Today, I wanted to chat a bit about the photography aspect of fashion blogging. These are my tips on how to get the most out of your shoots, and how to diversify the types of photos you capture. I also want to talk about how weird / uncomfortable it can be to stand at the center of the camera; posing feels unnatural for a lot of us (myself included), and while a lot of it comes down to shooting often and simply getting used to it, I do have a few tips for shooting fashion photography, and also getting more comfortable being photographed.
1. Invest in a Good Camera
Truthfully, this is probably the most obvious, but also the most important tip for fashion photography. I use an iPhone 7 Plus, and with the duel camera, it is one of the best phones on the current market for photography. But while I have no problems with iPhone photography, the shutter speed, and the light capture on a phone simply does not compare to a professional DSLR. When you have a strong camera that can capture detail, you are far more likely to get better shots, and get more better shots. An iPhone can quickly snap a full body OOTD, but to capture walking photos (motion), night photography (flash + light), and detail shots (zoom), there is nothing like a DSLR.
I use a Nikon D3400 for nearly all of my photos.
From left to right: Nikon D3400 flash, Nikon D3400 no flash, iPhone 7 Plus flash, iPhone 7 Plus no flash
Above: Nikon D3400 with flash
Above: iPhone 7 Plus with flash
I wanted to shoot the same photo with a DSLR and an iPhone, and edit them the same way, just to demonstrate the difference in photo quality. While the quality of the iPhone shot isn't bad by any means, it doesn't capture the same depth of light. It highlights the subject of the shot, but makes the background incredibly dark. The DSLR captures much greater depth.
Above: Nikon D3400 without flash
iPhone 7 Plus without flash
I also wanted to take the same photo without flash. The biggest apparent difference is how the DSLR focuses on the subject and blurs the background. The iPhone quality simply isn't as good. And while the iPhone 7 Plus has a "portrait mode" setting, I personally never use it, because I don't think it looks very good. The DSLR also captures light better.
2. Explore Movement
Standing still and posing is an uncomfortable experience for most of us, which is why movement is so important in fashion photography (and why having a DSLR with a decent shutter speed is crucial.) One great way to get comfortable in front of the camera is to not stand still! And fashion tends to photograph beautifully when it's in motion. Practice extending your legs and exaggerating your walking movements, it looks editorial and natural.
3. Consider Different Angles
Fashion photography is much more than a long series of full body OOTD shots- I personally think that an Instagram feed made up purely of full body shots looks flat and one dimensional- it's simply boring. Think about all the different ways you can highlight certain areas of your look.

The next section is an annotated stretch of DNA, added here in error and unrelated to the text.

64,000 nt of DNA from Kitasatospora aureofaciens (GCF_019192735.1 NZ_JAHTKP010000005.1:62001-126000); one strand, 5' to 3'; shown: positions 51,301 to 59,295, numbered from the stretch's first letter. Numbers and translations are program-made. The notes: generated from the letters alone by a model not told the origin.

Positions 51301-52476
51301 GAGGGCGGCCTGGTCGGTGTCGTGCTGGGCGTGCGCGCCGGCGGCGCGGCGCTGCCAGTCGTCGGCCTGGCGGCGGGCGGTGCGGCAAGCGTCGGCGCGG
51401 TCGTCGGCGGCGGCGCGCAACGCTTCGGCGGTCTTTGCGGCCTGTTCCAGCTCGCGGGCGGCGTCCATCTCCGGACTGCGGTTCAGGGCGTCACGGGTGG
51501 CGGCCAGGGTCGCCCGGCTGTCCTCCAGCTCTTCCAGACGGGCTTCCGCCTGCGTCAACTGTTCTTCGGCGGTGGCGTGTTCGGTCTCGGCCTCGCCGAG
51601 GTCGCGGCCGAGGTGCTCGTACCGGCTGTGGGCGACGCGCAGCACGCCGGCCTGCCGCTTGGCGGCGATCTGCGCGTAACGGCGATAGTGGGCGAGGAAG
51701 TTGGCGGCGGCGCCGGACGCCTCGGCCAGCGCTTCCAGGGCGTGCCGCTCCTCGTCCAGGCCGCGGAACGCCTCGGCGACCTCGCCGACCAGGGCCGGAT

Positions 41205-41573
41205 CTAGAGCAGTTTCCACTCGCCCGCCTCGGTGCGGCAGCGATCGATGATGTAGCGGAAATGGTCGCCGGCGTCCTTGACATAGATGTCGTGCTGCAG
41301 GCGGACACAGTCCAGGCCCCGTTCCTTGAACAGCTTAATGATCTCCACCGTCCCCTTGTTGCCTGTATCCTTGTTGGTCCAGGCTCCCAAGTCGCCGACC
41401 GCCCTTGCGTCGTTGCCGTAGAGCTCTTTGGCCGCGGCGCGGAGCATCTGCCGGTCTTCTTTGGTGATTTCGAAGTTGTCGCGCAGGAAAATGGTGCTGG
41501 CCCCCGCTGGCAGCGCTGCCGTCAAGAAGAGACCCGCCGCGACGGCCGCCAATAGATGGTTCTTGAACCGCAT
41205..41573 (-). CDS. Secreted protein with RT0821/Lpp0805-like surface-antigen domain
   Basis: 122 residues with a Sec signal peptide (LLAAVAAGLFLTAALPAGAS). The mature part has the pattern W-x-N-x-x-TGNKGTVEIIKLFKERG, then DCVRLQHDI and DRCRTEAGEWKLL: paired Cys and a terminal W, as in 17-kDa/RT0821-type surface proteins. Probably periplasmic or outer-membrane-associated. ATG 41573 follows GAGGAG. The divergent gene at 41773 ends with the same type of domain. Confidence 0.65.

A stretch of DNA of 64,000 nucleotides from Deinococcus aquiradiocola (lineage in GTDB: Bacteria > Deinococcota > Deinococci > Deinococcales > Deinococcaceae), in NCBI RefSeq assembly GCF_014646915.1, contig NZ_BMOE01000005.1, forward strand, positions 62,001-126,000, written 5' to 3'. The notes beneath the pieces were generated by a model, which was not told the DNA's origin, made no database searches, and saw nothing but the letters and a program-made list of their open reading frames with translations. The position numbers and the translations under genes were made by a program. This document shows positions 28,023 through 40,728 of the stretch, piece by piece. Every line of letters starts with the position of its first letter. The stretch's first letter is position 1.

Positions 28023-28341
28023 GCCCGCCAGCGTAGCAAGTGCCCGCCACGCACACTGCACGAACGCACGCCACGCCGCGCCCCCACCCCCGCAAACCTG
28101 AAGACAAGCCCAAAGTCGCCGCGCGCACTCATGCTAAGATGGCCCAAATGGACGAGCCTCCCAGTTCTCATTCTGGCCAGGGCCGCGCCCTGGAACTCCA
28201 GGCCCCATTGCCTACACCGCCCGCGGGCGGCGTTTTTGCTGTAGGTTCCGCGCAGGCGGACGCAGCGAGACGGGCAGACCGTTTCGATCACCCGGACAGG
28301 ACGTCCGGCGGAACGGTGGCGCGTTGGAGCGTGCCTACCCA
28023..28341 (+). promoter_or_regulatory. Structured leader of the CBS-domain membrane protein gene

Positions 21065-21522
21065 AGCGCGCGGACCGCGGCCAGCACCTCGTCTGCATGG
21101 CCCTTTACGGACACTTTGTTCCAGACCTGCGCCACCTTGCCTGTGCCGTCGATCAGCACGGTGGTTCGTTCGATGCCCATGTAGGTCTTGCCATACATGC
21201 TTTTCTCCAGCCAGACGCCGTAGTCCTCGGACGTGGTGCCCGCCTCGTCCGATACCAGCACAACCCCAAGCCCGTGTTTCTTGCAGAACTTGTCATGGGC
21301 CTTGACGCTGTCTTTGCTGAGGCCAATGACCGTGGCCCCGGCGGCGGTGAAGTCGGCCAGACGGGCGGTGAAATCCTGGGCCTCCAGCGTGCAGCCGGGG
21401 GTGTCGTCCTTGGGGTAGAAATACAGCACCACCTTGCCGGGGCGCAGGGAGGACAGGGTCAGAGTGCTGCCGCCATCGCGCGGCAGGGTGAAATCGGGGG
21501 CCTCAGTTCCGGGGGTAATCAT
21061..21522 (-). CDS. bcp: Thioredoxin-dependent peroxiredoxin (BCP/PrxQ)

Above, I've included a number of ideas for shooting fashion details, without taking full body shots. This can be done by shooting that specific area, but I also tend to do a lot of cropping. Be creative with your photo cropping; just because the entire photo doesn't work, that doesn't mean part of it might not be useful.
Above is an example of a photo that I partially didn't like: I wasn't particularly into all the words in the window, but I liked the detail from the neck down.
I did a bit of cropping + editing, and I love how it turned out!
There have been so many instances where I thought that my body looked good in a photo, but my mouth was making a weird shape, or I was mid-blink, or my hair was completely in my face... just crop it out! Look at your photos as if they are a puzzle; if one piece doesn't fit right, just remove it. Cropping is your best friend.
4. Smile in Front of the Camera
Feeling uncomfortable in front of the camera? Own it. When I'm feeling awkward during a shoot, my initial reaction is usually to start laughing. It's okay to post laughing photos! I never used to smile in my photos, but I've recently become much more comfortable with it; I think it brings out the humane side of a blogger, it's okay to snap the laughing shots.
5. Explore Flash Photography
Flash photography introduces a whole new level of richness in color, and contrast between light and dark.
If you want to read an entire post dedicated to my obsession with flash photography, click here.
Flash can change the mood and lighting of a photo dramatically, and you can upgrade your feed by exploring both.
Above: with flash
Above: without flash
I don't think that one is better than the other, but I do think it is important to experiment with both.
I imagine that more tips could be added to this list, but this is my general beginners guide to shooting fashion content, and capturing those editorial shots. Be sure to check out my guide to maintaining a consistent Instagram feed here: you can learn how to edit all of those great photos you just took, and how to incorporate them into your feed to look balanced and uniform.
As always, much love. Happy blogging!